this /\ only after my opponent made her 44th move! By then it was already too
late!}) 45... a3 46. Kf4 (46. Qf2 Ka1 47. Qe3 Ka2 (47... a2 48. Qd4)) 46... Ka1
47. Qg7 Ka2 48. Qf7+ Ka1 49. Qf6 Ka2 50. Qe6+ Ka1 51. Qd6 Ka2 52. Qd2 Ka1 53.
Qb4 Ka2 (53... a2 54. Qd4 {I was dreaming of this always, but she never
blundered like this!} Kb1 55. Qd1#) 54. Qc4+ Ka1 55. Qc3 Ka2 56. Qc2 Ka1 57.
Qa4 Ka2 58. Qc2 Ka1 59. Qb3 a2 60. Qc3 Kb1 61. Qd3+ {Had my K been one step
ahead on e3, this position would be completely winning for me!} Kc1 62. Qc4+ (
62. Ke3 a1=Q (62... b1=Q $4 63. Qd2#) 63. Qf1+ (63. Qd2+ Kb1 64. Qd1+ Ka2 65.
Qa4+ Kb1 $11) 63... Kc2 64. Qd3+ $11) 62... Kb1 63. Qe4+ Kc1 64. Qc4+ Kb1 65.
Qd3+ Kc1 66. Qc3+ Kb1 67. Qd3+ Kc1 1/2-1/2 

Yes, I missed 45. Ka3 followed by 46...b1=Q, leading to stalemate! It was only a three move combination. Why did I miss such an easy tactic? I had been dominating this game from move one and my opponent (who was having a very good tournament, having drawn Soumya and Mary in the previous two rounds) could not create a single counter in the full game. When I queened on the 43rd move I had lost my sense of danger and was already thinking about my next round game which I would need to win. I became relaxed and did not remember that “it’s not over till it’s over” and “opponents also have a right to exist”! Chess, like life, is a hard teacher. I learnt a big lesson- I should never relax till it is over. Never. Ever!


I cannot express what I went through after this game. I had almost lost the qualification due to a small carelessness. Heartbroken as I was, I could hardly move that day, let alone think of the next game! But I did manage to win my final round. A lot of results went my way and as they say “Luck favours the brave!” All credit to my wonderful and encouraging friends!


I stood tenth in the event, not a great performance you might say, specially for someone who won the National Challengers two years back. What am I writing so much about? Well, for me, it is very easy to have a smooth start in a tournament, continue unhindered and end in a nice way. But to script a fight back from an extremely difficult situation is something I find the toughest. That is why this tenth position is as sweet to me as the number one position two years back!

Do you know what I like the best about Chennai - the waving Indian flag outside the airport!

I would like to end the article with a small incident that took place at the start of the National Challengers, when I was taking a flight from Kolkata to Chennai. I reached the Kolkata airport and finished the mandatory security check. The boarding time was 11.20 a.m. I had lots of time and so I happily started talking to a friend over the phone. At 11.22 a.m., I reached my boarding gate, found no passengers there and thought that probably my flight was delayed. I couldn’t be more wrong! The boarding had completed before time and they were looking for their last passenger! Just like the fact I was about to miss my flight, I was almost going to miss the berth for National Women Premier...almost! In the end I managed to squeeze in just as I did in my aircraft!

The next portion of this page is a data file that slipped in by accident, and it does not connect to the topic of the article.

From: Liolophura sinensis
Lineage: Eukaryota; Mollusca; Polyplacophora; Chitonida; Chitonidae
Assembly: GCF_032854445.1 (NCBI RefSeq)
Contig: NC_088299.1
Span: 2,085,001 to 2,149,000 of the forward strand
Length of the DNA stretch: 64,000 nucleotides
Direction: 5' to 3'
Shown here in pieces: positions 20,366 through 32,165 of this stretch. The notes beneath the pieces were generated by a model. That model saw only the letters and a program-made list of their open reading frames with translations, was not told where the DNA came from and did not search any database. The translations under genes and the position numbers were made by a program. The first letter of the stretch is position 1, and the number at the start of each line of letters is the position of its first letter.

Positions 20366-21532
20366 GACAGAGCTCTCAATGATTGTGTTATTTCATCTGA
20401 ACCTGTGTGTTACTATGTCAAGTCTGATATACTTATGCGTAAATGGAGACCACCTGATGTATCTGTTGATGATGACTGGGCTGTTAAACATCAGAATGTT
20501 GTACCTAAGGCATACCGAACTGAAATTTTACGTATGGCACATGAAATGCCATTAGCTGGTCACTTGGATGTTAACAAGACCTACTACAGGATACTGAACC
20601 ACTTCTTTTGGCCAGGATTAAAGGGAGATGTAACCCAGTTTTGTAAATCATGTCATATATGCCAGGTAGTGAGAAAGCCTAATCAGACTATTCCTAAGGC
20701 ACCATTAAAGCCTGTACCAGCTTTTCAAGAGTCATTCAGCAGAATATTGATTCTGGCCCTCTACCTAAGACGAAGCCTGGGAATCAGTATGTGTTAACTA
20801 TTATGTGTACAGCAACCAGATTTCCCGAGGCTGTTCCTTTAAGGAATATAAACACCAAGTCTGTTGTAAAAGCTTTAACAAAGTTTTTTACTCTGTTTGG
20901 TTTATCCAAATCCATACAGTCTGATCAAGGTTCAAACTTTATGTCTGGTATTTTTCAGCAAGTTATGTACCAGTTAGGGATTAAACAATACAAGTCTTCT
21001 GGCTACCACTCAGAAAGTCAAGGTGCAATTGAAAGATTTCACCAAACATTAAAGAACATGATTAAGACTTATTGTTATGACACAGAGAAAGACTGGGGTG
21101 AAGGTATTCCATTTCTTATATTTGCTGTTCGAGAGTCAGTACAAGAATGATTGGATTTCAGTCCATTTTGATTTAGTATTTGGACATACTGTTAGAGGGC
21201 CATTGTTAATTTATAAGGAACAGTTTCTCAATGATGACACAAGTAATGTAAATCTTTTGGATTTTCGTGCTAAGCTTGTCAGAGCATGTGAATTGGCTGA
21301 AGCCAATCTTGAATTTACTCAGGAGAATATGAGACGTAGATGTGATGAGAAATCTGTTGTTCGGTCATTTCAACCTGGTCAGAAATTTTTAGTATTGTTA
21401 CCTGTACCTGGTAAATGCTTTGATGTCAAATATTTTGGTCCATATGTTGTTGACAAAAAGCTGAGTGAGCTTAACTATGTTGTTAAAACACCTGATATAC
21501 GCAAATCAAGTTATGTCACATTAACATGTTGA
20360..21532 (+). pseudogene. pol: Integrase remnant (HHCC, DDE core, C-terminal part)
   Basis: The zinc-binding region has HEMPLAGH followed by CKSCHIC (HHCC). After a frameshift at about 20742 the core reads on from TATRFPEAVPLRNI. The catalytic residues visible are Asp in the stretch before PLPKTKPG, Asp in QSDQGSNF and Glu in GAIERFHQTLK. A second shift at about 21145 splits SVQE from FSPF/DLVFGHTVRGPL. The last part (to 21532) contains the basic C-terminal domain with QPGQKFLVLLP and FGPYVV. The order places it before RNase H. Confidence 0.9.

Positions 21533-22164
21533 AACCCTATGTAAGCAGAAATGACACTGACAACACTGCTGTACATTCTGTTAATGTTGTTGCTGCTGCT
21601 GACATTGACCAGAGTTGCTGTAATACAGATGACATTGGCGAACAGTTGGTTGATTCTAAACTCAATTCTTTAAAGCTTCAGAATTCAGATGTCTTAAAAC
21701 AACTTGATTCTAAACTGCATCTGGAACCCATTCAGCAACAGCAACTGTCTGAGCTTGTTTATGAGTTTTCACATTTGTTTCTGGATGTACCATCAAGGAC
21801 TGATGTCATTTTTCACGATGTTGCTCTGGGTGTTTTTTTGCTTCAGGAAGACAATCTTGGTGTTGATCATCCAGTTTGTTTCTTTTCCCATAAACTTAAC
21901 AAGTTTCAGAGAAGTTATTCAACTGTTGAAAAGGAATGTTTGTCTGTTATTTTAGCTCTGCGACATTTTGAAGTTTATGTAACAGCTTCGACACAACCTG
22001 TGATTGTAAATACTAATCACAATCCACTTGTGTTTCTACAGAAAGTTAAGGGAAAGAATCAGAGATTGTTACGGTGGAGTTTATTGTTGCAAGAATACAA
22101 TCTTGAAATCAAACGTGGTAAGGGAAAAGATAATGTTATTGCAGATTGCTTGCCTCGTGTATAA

Final Standings:

Rk. SNo   Name Rtg Club/City Pts.  TB1   TB2   TB3   TB4   TB5 
1 2 IM Vijayalakshmi Subbaraman 2384 AI 9,0 0,0 7,0 73,0 78,0 63,25
2 12 WIM Michelle Catherina P 2135 AI 8,5 0,0 7,0 69,0 73,5 54,00
3 9 WIM Mahalakshmi M 2251 TN 8,0 0,0 7,0 67,5 73,0 50,00
4 7 WGM Swati Ghate 2281 LIC 8,0 0,0 6,0 76,5 81,5 56,75
5 3 WGM Soumya Swaminathan 2346 PSPB 8,0 0,0 6,0 72,0 76,5 52,75
6 1 IM Karavade Eesha 2409 PSPB 8,0 0,0 6,0 70,0 75,0 52,25
7 6 WIM Vaishali R 2291 TN 8,0 0,0 5,0 76,5 81,5 57,25
8 21   Bala Kannamma P 2033 TN 7,5 0,0 7,0 68,5 74,0 46,50
9 4 WIM Pratyusha Bodda 2346 AP 7,5 0,0 6,0 66,0 71,5 48,00
10 8 IM Mohota Nisha 2279 PSPB 7,5 0,0 5,0 63,5 69,0 45,25

See the complete standings here.

PS: The official number who qualify for the National Premier is eight and I stood tenth. However practice has shown that normally eleven players get in. I hope for the best!

About the author:

Nisha Mohota started playing chess at the age of seven. She became India’s youngest WIM in 1995 and India’s fourth WGM in 2003. Since February 2011 she is a full IM – her highest ever Elo rating was 2416.

Nisha has represented India in 25 countries. Her accomplishments include qualifying for the 2001 and 2008 Women World Chess Championships as well as playing for India in 2004, 2008 and 2010 (Women) Olympiads. She won the Indian National Women Premier title in 2005.

Nisha's first love, chess, helps her continue her other passion: writing, photography and travelling. She also loves to learn foreign languages and has a diploma in Spanish, which she wants to master in future! She is employed with Oil India Limited (OIL), a petroleum company, as a sportsperson.